Bertha von Suttner

Speech addressed to pacifists in San Francisco - 1912

Bertha von Suttner
June 01, 1912— San Francisco, California
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Ladies and Gentlemen, Voters of California:

Very often people put the question to me "Do you believe in the possibility of Universal Peace?" It might be taken as a personal slight to be asked if one believes in the thing one and works for. But I will not consider the question from the stand point of faith, because we Pacifists have learned to consider it from the higher stand point of Science and Law.

Universal Peace is not a question of possibility, but of necessity. It is not only the aim, but the normal condition of civilization. We must not think we have attained civilization while we are still loaded with the barbarities of war. The higher organization of the world must be based on Universal Peace.

All this could be proved by arguments, political, economical and social. These arguments would fill volumes, so I cannot attempt to develop them here. Let me condense my conviction in two sentences.

First. "The development of the doctrine of international arbitration considered from the standpoint of its ultimate benefits to the human race is the most vital movement of modern times."

This sentence is not my own. I quote it from William Howard Taft.

Another sentence from the same source:

"If the United States have a mission, it is to develop. The Principle of the Brotherhood of Man into a living palpable force."

The one half of humanity that has never borne arms is today ready to blaze into this living palpable force. Perhaps the Universal Sisterhood is necessary before the Universal Brotherhood is possible.

Everything in America can start right. With us Europeans we are eternally busy shaking off the horrors of the past. You are full of strength and courage, and daring, while we grow old struggling for truth.

The strides you have made for peace and suffrage since I was over here eight years ago, in 1904, are unmeasurable. You are organizing the whole country and federating all the branch societies, and your executive head is the chief apostle of the movement.

If I tell this to a European audience they not only disbelieve it, but laugh with derision. When people speak to me of the future, I tell them "Go to America and look at the future, for there it has already arrived. They are fifty years in advance of us ethically."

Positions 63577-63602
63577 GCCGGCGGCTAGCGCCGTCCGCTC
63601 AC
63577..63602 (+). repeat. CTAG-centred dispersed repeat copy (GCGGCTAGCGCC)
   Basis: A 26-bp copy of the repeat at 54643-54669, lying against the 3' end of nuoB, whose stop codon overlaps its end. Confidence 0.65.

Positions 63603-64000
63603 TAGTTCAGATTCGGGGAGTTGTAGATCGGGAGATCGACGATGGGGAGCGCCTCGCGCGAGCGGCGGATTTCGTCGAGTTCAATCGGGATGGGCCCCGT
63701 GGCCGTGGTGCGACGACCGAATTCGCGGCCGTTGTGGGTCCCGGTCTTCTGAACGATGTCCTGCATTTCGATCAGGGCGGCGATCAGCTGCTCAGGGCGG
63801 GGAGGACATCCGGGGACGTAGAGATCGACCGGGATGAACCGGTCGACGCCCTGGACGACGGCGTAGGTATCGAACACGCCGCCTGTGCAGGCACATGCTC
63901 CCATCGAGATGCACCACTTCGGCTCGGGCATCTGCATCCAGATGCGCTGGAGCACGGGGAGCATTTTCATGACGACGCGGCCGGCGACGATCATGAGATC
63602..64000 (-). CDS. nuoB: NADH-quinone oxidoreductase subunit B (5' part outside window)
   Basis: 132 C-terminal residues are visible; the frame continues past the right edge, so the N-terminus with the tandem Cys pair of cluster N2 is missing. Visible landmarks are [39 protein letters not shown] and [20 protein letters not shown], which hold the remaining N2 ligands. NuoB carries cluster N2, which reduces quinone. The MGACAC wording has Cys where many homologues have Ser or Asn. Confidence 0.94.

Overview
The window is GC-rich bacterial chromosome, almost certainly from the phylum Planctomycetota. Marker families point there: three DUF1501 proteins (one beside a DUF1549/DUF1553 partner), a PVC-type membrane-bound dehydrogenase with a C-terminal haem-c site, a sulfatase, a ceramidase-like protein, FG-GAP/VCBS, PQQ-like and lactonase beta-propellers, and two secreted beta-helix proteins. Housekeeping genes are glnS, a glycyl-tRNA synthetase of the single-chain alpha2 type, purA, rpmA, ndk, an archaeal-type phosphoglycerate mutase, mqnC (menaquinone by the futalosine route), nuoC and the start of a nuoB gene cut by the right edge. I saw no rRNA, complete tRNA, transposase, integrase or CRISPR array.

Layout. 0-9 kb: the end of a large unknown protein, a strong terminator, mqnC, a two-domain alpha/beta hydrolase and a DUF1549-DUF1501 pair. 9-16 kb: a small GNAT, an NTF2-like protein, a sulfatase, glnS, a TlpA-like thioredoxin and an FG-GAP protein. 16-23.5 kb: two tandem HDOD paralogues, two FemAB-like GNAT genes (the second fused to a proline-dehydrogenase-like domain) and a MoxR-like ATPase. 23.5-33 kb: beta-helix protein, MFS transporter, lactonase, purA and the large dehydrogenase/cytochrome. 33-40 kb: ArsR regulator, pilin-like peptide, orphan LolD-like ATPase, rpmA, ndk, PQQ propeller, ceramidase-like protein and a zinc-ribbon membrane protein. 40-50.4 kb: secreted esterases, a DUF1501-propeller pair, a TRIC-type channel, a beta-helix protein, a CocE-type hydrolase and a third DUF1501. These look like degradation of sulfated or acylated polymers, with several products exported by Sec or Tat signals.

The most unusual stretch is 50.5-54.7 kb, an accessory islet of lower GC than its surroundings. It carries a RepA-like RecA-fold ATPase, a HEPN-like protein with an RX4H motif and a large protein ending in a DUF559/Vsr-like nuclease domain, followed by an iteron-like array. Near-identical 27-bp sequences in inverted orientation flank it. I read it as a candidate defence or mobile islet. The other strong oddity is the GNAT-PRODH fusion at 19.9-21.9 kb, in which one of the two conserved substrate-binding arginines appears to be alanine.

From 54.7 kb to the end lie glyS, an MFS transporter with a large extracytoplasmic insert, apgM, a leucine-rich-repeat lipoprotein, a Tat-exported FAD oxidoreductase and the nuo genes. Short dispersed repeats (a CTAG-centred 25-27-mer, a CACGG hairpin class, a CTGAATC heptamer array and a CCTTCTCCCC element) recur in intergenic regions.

We read in the prophets, "The lion and the lamb shall lie down together and a little child shall lead them. America is the young nation which shall as a regenerated race lead the lion of European militarism and the bleeding Iamb of the people to a resting place, a stoppage of these barbarities of armament. The United States must missionize darkest mid-Europe as they have Africa, the in the former the greater dangers are looming. On my war to America through Europe, I was shocked to meet, everywhere, the cry of war, and great military manoeuvreing going on in every station and capital.

In Paris, the populace was celebrating a religious holiday with shouts of "vive l'armee". "Down with the Prussian", and the papers were blazing with passionate editorials. English journalism too was recommending conscription and fanning afresh, patriotic flames. Alarm is general everywhere and no one can give a rational cause.

In America, the reverse is the truth, you are busy with welfare missions, child-saving, the religious forward movement is reinstilling some of the puritanic ideal; a renaissance of the spirit as it were. Your religious denominations are redoubling their energies to counteract the present day tendancies toward a lowering of standards. Your reformers and settlement workers are fighting slum evils and labor unrighteousness. In my city they are putting guns into the public schools and making the curriculum less and less liberal, more and more militant.

I am over in America to catch a new breath, to take a hold higher up, to see if I cannot enlist your rank and file to help us.

Hail to the future! American is the Future embodied so far as my generation shall see it realized! The American people can well afford to glorify their founders and their leaders for what they have wrought for them. Our founders died in the battles for pillage, and our leaders, to our sorrow, are busy planning still other campaigns, while the people hopelessly ask "Who is our enemy; we know no cause for war!

I have been asked to cross the water by the American women. They wrote me what can we do to help. I have taken them seriously. I have a definite plan to put before them. I must have their cooperation or yield reluctantly to the up-hill struggle which anti-war ideal is bound to have in a military power. There is but one help and that is an unmuzzled press – a press in the hands of trained independent peace workers who can tell the truth to the enslaved masses, which today are not permitted by the ruling institution to think but only to shoot, and to shoot each other to uphold their master's prestige.

Our State Church is not an avenue for free discussion. The press is the tool of the War Department. The school gives our boys rifles along with their books.

While the woman in California are glorying in their suffrage our men in Hungary are rioting for theirs. We need the enlightment of truth to know our rights before we can attain them, and we can only get that through an honest press. We have already a large body ready to blaze the response to such a voice.

The Peace Movement takes on three distinct aspects.

We consider it a Religion, as Science, and as a Warfare.